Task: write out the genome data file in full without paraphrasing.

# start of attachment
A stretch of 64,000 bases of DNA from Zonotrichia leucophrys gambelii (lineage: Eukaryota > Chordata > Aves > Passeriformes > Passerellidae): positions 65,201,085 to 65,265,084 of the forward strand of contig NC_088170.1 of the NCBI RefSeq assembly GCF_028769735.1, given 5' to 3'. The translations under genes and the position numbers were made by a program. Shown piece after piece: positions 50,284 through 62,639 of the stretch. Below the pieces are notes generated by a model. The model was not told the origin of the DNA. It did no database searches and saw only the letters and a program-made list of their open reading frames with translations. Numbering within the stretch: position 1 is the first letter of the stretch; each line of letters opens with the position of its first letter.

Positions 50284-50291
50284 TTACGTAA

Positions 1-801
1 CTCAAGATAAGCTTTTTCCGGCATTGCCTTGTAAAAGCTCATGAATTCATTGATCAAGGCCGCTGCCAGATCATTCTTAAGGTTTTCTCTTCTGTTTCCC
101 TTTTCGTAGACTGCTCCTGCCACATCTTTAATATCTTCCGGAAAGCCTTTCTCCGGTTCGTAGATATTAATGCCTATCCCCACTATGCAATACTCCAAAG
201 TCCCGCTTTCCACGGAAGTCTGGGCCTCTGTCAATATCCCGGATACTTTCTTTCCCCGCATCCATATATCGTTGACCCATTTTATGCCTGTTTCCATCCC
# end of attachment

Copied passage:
A stretch of 64,000 bases of DNA from Zonotrichia leucophrys gambelii (lineage: Eukaryota > Chordata > Aves > Passeriformes > Passerellidae): positions 65,201,085 to 65,265,084 of the forward strand of contig NC_088170.1 of the NCBI RefSeq assembly GCF_028769735.1, given 5' to 3'. The translations under genes and the position numbers were made by a program. Shown piece after piece: positions 50,284 through 62,639 of the stretch. Below the pieces are notes generated by a model. The model was not told the origin of the DNA. It did no database searches and saw only the letters and a program-made list of their open reading frames with translations. Numbering within the stretch: position 1 is the first letter of the stretch; each line of letters opens with the position of its first letter.

Positions 50284-50291
50284 TTACGTAA

Positions 1-801
1 CTCAAGATAAGCTTTTTCCGGCATTGCCTTGTAAAAGCTCATGAATTCATTGATCAAGGCCGCTGCCAGATCATTCTTAAGGTTTTCTCTTCTGTTTCCC
101 TTTTCGTAGACTGCTCCTGCCACATCTTTAATATCTTCCGGAAAGCCTTTCTCCGGTTCGTAGATATTAATGCCTATCCCCACTATGCAATACTCCAAAG
201 TCCCGCTTTCCACGGAAGTCTGGGCCTCTGTCAATATCCCGGATACTTTCTTTCCCCGCATCCATATATCGTTGACCCATTTTATGCCTGTTTCCATCCC